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Advice for a Noob?
Old 09-03-2008, 01:23 AM   #1
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Advice for a Noob?

Hello everyone im 22 and a clean slate ready take advice! Im looking to start saving and/or investing for ER like everyone else but don't quite know where to start. Im pretty inexperienced in this field since i started really putting this to thought within the last year or so and i feel like iv'e waited too long. What would be a good idea to do this year to take active steps toward this direction? I was looking into starting an IRA but don't know the mechanics of those either and don't know what companies to trust.

I really appreciate the your 2 cents and realize there is a search function but i just wanted to hear some fresh opinions. I think i'll learn alot from this forum and will be reading through tons of topics; but like i said i just wanted to stir up some ideas and see what you would recomend in this particular situation.

Thanks -Kevin
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Old 09-03-2008, 06:16 AM   #2
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Kevin,

You are wise to start your planning at age 22 and have plenty of time to reach your goals. If you post a few details about your situation, folks may be able to give you some specific pointers. Absent that, I would suggest the following:

If you have debt, particularly credit card debt, get that paid off pronto.

Get into the habit of living below your income level and saving as much as possible. If your employer has a 401(k) plan, participate to the maximum.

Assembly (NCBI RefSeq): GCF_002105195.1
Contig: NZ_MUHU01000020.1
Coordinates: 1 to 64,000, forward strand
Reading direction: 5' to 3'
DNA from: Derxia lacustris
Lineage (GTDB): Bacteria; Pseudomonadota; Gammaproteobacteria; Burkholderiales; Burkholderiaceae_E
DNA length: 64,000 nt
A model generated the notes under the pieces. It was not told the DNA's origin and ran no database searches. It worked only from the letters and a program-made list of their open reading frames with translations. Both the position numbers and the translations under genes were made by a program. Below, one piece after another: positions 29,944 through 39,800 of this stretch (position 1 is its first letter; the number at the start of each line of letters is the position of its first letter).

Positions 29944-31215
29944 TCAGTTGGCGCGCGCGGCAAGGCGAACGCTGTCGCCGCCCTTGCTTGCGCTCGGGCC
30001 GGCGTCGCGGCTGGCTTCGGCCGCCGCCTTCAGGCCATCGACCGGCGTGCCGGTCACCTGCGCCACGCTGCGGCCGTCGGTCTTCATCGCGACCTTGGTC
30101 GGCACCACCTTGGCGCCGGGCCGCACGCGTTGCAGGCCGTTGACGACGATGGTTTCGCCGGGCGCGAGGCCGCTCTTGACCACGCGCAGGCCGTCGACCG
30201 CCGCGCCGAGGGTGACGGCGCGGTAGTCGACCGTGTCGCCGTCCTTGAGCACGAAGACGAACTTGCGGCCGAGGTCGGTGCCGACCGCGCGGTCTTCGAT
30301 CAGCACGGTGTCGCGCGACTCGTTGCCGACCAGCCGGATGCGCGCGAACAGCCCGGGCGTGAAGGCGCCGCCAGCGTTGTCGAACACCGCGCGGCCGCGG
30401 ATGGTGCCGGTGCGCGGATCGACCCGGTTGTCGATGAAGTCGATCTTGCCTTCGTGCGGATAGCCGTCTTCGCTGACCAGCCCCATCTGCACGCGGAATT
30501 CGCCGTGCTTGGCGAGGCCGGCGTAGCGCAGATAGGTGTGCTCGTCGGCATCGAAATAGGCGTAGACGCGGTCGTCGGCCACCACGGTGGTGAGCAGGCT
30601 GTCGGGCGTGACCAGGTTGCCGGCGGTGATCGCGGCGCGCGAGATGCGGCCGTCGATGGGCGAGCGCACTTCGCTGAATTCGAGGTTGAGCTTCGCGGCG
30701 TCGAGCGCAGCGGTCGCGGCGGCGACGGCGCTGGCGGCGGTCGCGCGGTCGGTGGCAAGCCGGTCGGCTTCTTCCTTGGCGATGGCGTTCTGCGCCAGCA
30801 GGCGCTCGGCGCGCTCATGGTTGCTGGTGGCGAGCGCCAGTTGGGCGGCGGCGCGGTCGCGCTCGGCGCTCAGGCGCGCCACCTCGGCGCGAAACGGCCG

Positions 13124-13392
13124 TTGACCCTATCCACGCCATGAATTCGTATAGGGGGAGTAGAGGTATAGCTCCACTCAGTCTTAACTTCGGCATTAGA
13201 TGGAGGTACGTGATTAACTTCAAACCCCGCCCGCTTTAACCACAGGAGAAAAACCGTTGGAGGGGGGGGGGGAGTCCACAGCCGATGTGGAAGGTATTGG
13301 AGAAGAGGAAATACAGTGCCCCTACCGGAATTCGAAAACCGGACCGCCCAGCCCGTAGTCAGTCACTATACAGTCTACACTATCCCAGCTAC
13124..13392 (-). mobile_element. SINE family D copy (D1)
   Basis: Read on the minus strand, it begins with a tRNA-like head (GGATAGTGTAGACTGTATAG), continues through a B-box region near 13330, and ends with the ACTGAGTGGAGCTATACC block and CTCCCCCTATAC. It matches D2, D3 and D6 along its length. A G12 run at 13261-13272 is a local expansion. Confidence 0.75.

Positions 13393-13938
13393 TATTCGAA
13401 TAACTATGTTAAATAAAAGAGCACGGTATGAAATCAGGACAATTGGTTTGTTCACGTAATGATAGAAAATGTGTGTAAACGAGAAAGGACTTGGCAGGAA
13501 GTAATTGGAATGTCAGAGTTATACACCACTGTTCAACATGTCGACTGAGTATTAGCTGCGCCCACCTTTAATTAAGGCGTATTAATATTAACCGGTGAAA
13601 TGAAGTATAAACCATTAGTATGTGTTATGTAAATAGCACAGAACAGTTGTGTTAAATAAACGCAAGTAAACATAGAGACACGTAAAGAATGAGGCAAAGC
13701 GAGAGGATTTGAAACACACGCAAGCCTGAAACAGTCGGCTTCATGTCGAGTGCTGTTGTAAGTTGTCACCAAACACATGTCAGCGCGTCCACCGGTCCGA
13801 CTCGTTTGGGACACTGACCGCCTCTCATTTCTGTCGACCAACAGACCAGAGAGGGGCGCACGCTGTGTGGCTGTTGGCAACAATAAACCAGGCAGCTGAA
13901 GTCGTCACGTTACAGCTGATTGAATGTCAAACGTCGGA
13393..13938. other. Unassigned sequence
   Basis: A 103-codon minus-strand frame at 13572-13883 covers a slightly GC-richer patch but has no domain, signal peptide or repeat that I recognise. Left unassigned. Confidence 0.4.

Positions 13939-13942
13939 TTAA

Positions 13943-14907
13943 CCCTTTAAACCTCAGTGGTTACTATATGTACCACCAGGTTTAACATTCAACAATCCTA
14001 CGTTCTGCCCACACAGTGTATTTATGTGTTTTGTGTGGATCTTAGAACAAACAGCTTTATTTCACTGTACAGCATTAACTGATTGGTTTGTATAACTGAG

Once you have eliminated debt and accumulated some savings, come up with an asset allocation plan taking your goals and risk tolerance into account.

Good luck! I know many folks wish they had started on the path to financial responsibility at your age.
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Old 09-03-2008, 07:10 AM   #3
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Welcome Kevman. You've just made the most important step - deciding to get serious about saving and investing.

I would recommend that you study a couple of good, basic finance books. Two of my personal favorites are Bogleheads Guide to Investing and a Random Walk down Wall Street. These should give you some perspective toward all the financial "news" noise.

Amazon.com: The Bogleheads' Guide to Investing: Taylor Larimore, Mel Lindauer, Michael LeBoeuf, John C. Bogle: Books

Amazon.com: A Random Walk Down Wall Street: The Time-Tested Strategy for Successful Investing, Ninth Edition: Burton G. Malkiel: Books

You might also find the Bogleheads site worthwhile. Look for posts from people in your same age group and see what recommendations are given.

Bogleheads :: View Forum - Investing - Help with Personal Investments

I have no financial interest in these recommendations, but hate to see anyone lose money needlessly.
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Old 09-03-2008, 08:56 AM   #4
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Congrats Kevin on starting so early. I guess the first thing that I would say... is that planning for your retirement is not something so difficult that you need an expert, or something you can never hope to achieve yourself. This forum is an excellent source of information, and I think noob's as well as experts are always learing something new here.
Not sure if you follow stocks yet.... but if you do.... you might be worried... stock prices are down, talks of recession, etc. But no!!! This is actually a great opportunity for you to get into investing. Stocks can be bought on the cheap...and will likely go up in the future. Try to remember (and it is hard sometimes) that you are investing for a long term payout (in 20-30yrs). A single years loss or gain is not what you should be concerned with. Slow and steady will almost always win in this race. Try to avoid the temptation to jump onto that hot stock tip you gor from somewhere.... you will almost always loose doing that. (I had to learn that lesson the hard way). Diversification is really important... Some stocks... some bonds... some cash. Pick a good invetment house. I use Vanguard (their fees are some of the lowest) and I think most here will agreed they are a good place to invest with.